Making Trouble — Long Live the Bicycle

Fun & Games
This plastic bicycle was a whimsical design exercise in making a complex 3D object from flat 2D sheets of polycarbonate. It’s heavy and cumbersome, and rides like a wet noodle, but Wonder Woman wouldn’t be caught riding anything else.

I remember the very first moment I rode a bicycle. I was at Uncle Dave’s place out “in the bush.” He wasn’t a real uncle, but rather one of those family friends who becomes a default uncle by giving freely of his time and lessons on life. He lived a two- or three-hour drive from Sydney in a small town, on a beautiful rustic property with a shed full of the things that delight a 6-year-old, and one of those things was a bicycle.

There were no luxurious training wheels, just two tireless men — my father and Uncle Dave — who would run behind me holding the underside of the saddle and keeping me upright as I teetered and tottered. It took an afternoon, a beautiful afternoon of giggling and grazed knees, but I was anointed a bicycle rider, and was then allowed to ride to the edge of the property and back. It was probably only a hundred yards, but the world suddenly seemed larger. The love affair would never end.

Soon after, I received a purple chopper, with a banana seat replete with metallic flake. (My sister’s banana seat had flowers on it, something I derided at the time, but now appreciate and even search for in old bicycle shops. To my mind, a chopper isn’t complete without one.) At age 7 or so, inspired by the sublime acting of Nicole Kidman — I kid you not — in BMX Bandits, I convinced my parents to upgrade it and fulfill my dream of owning a black and yellow Speedwell. (It had to be black and yellow.) Not long after that, E.T. came out at the movies, and my fantasies of flying bicycles powered by my own little alien were frequent.

What really came with bike ownership, though, was bicycle maintenance, my first taste of hands-on engineering. When I got my first mountain bike, a coral pink Apollo brand, I would tear it down and build it back up just for kicks. The bearings and their hardened steel balls fascinated and perplexed me as I cleaned, greased, and serviced them.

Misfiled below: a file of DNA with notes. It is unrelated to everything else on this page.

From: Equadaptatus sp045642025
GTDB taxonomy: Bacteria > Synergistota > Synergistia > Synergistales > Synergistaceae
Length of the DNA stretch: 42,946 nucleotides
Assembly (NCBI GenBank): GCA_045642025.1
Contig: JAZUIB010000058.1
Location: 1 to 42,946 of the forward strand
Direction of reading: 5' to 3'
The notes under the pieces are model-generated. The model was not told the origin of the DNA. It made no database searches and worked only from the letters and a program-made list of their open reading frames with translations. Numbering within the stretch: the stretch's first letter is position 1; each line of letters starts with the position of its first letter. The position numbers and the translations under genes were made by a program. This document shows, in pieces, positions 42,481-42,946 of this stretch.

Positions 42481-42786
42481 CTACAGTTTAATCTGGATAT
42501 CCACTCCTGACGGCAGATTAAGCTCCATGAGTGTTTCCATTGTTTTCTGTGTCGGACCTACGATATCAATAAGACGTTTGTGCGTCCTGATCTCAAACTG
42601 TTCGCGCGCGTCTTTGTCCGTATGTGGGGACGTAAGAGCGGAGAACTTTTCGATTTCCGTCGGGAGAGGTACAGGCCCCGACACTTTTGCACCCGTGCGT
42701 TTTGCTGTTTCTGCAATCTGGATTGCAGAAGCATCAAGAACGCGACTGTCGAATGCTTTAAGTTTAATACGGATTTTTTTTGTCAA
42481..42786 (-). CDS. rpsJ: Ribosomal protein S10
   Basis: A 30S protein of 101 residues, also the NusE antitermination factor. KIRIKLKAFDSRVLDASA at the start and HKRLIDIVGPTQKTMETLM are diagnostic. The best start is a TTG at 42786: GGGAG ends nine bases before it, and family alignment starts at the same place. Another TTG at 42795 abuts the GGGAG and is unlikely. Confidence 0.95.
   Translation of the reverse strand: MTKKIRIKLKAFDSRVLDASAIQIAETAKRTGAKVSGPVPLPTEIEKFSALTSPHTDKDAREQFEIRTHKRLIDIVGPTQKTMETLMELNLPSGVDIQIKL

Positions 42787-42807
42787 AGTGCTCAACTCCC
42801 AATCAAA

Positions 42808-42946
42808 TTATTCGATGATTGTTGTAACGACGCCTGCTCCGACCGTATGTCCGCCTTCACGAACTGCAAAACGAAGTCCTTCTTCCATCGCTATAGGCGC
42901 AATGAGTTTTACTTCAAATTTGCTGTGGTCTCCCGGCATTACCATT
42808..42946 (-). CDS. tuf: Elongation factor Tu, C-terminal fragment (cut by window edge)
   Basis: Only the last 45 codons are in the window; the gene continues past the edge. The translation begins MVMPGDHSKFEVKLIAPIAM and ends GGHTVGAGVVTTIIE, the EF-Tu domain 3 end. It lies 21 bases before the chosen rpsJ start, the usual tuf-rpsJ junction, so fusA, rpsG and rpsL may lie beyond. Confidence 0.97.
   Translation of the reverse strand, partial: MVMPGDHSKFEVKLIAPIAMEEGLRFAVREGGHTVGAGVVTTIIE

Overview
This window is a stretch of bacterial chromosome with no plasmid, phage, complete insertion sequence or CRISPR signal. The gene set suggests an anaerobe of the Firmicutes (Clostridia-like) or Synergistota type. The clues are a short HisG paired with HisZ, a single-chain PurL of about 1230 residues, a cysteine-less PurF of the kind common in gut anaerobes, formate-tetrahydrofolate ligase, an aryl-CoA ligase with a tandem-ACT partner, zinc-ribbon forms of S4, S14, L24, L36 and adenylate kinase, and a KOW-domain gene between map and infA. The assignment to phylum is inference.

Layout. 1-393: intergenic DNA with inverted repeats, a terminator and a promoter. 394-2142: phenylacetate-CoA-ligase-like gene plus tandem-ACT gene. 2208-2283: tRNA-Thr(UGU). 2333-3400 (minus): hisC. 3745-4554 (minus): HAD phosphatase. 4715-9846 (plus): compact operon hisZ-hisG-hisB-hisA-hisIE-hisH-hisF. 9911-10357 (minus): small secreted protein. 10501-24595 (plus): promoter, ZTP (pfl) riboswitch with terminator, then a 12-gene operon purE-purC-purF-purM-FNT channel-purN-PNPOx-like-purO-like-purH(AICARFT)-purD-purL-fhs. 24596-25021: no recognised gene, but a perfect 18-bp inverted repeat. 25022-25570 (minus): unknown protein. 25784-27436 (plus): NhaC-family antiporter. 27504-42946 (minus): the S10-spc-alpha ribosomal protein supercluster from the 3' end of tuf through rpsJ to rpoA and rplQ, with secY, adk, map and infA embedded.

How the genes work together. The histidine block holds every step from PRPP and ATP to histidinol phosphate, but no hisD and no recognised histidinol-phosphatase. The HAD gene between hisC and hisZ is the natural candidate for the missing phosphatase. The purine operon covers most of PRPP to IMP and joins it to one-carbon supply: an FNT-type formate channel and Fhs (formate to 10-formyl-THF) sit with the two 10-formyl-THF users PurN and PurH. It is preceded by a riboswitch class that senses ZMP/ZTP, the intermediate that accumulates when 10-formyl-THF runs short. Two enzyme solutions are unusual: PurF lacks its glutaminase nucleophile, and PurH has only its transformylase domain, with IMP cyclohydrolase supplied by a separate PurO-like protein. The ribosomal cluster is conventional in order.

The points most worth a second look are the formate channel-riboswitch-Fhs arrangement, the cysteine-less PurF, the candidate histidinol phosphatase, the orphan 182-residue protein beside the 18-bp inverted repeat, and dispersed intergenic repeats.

I learnt the difference between left- and right-handed threaded screws by cross-threading them. I learnt about galvanic corrosion by riding on the beach with steel pedals and aluminum cranks. I learnt about gears, chains, derailleurs, and broken teeth. (The broken teeth — the gears’ and my own — were the result of not correctly tensioning the chains. Fortunately, mine were baby teeth and my engineering prowess improved in time for the onset of adult teeth.)

For many of us, bicycles are the first taste of responsibility. As soon as you start modifying or repairing your own bike, you learn very tangibly the results of your work. If you do sloppy work, or make mistakes, the result is typically a bicycle crash — blood, broken bones, and all.

But bicycles taught me more than just basic building principles and simple mechanics; they even introduced me to the magic of materials science. After I tired of my bike’s pink color (the only one available), I decided that chrome would be far more “manly.” I saved enough money to strip the bike down and take it to a chrome plater.

I clearly remember going to the factory with my tolerant father and being fascinated with the electroplating baths, although the whim turned out to be disastrous. The process effectively annealed and weakened the frame, and the fork gave out soon after, bending slowly upward until it was unrideable. The experience was probably influential in my eventual university study of metallurgy — the fatigue and properties of metals were very obviously important to the practice of engineering.